Butcher, 83, not ready for the chop
Britain's oldest female butcher says she has no plans to retire from running her traditional shop - despite turning 83.
Marian Voyce left her job at a solicitor's office to work at her father-in-law's shop, FC Voyce, in Coleford, Gloucestershire, in 1959.
She was trained by husband Lionel Voyce, a master butcher, and the pair worked together until his death in 2000 at the age of 87.
Since then, Mrs Voyce has ran the butchers by herself - clocking in six days each week and not taking a day off for holiday or sickness for the past four years.
The passionate worker still roasts her own cooked ham and butchers whole lamb, as well as cutting joints to her customers' orders.
Mrs Voyce, of Cinderford, Gloucestershire, said: "It's only me now. I did used to have some help until three or four years ago from a gentleman but he sadly died.
"I was able to have a holiday then but I can't have one now. I don't get any days off. It is six days a week.
"But I find that I'm most tired when I'm not busy, which is sadly quite often these days as people tend to go to the supermarket.
"It is a long week but if I was at home I wouldn't have anybody, I haven't got any family and I shouldn't be around.
"I shouldn't live long without it."
Mrs Voyce has regulars she has known for decades, having watched them grow from children into parents and grandparents.
Her shop includes a couple of chairs by the counter where local people can sit and chat while she works.
"It is a typical old fashioned butchers," Mrs Voyce said. "We do have a refrigerated window and we have a marble block as the counter.
"A lot of people who visit say it is lovely to come into a place that is so old fashioned.
"Some of my customers I have had for 30 to 40 years. Many are elderly and they are dying and then I lose them."
FC Voyce was started by Mrs Voyce's father-in-law, Frederick Charles, at Coleford market in 1933.
"In those days there wasn't refrigeration or anything," Mrs Voyce, who turned 83 in February, added. "He killed his own cattle.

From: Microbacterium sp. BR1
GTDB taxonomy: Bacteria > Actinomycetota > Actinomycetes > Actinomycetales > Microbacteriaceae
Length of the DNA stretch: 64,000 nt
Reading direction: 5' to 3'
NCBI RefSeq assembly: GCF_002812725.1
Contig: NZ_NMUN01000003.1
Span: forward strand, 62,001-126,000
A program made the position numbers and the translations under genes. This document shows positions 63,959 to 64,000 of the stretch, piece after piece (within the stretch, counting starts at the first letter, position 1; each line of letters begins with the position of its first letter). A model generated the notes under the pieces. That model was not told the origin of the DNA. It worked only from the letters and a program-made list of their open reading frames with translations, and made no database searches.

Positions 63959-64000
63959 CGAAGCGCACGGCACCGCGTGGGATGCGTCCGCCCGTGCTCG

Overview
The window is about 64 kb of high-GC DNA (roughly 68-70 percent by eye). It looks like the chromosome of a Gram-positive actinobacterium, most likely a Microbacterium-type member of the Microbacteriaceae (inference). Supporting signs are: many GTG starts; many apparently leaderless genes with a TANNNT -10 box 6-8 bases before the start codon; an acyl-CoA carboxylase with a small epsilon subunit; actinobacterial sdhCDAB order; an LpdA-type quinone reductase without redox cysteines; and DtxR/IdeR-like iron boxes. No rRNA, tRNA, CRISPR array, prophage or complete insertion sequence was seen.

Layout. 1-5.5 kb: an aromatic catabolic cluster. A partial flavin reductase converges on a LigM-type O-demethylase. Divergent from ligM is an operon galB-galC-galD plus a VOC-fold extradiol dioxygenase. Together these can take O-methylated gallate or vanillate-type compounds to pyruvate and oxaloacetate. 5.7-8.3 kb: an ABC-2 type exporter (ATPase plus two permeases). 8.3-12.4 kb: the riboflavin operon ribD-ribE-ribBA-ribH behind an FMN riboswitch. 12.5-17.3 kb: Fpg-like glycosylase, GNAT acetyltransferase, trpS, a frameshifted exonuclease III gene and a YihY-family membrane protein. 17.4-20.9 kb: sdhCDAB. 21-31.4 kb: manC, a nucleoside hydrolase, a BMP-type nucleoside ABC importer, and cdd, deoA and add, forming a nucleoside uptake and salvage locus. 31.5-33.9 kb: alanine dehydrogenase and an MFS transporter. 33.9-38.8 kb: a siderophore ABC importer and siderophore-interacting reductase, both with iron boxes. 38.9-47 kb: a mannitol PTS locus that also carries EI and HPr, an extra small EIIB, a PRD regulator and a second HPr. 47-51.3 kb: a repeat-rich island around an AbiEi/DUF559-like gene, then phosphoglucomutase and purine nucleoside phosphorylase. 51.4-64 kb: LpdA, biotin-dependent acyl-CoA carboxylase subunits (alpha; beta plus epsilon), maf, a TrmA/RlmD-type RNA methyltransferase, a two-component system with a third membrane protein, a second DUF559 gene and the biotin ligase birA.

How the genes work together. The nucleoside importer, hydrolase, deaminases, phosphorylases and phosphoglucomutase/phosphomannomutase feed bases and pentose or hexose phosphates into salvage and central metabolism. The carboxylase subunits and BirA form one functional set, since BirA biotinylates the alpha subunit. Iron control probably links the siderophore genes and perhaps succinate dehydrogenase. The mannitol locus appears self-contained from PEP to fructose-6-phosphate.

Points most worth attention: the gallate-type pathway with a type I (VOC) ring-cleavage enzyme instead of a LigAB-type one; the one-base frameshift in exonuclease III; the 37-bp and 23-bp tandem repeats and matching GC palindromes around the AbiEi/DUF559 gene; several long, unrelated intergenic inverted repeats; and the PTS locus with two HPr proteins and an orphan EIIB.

"He had a horse and cart and at the end of the day he used to go to the mines to sell the meat off."
Mrs Voyce married her husband and began working for the firm in 1959. The couple bought the shop in 1968 after the market closed.
"It was very different then altogether," she said. "We used to have people queuing out the door."
Workers would be given meat during the week then come back at the weekend after receiving their wages and pay off their bill.
"In all my years working here I have never known it so quiet," Mrs Voyce, who uses a pencil and paper to calculate bills, said.
"I find it really sad to be quite honest. Having worked here for 63 years, it is such a big difference.
"People come in here to buy their meats for big occasions but tend to go to the supermarket otherwise."
Mrs Voyce plans to continue her husband's legacy in the shop for as long as possible and keeps herself fit and healthy by going to the gym.
"I used to joke to him 'you're fonder of that shop than you are of me'," she said. "He was a master butcher and he was very fussy, he taught me well.
"I think he would be very pleased to see it was still going."
There is one skill Mrs Voyce is yet to master despite her decades of experience - how to cut through liver without shuddering.
"My husband used to tell me not to pull a face when I cut it because I'd put people off but I couldn't help it," she said.
"I still don't like handling it now but it is very good for you."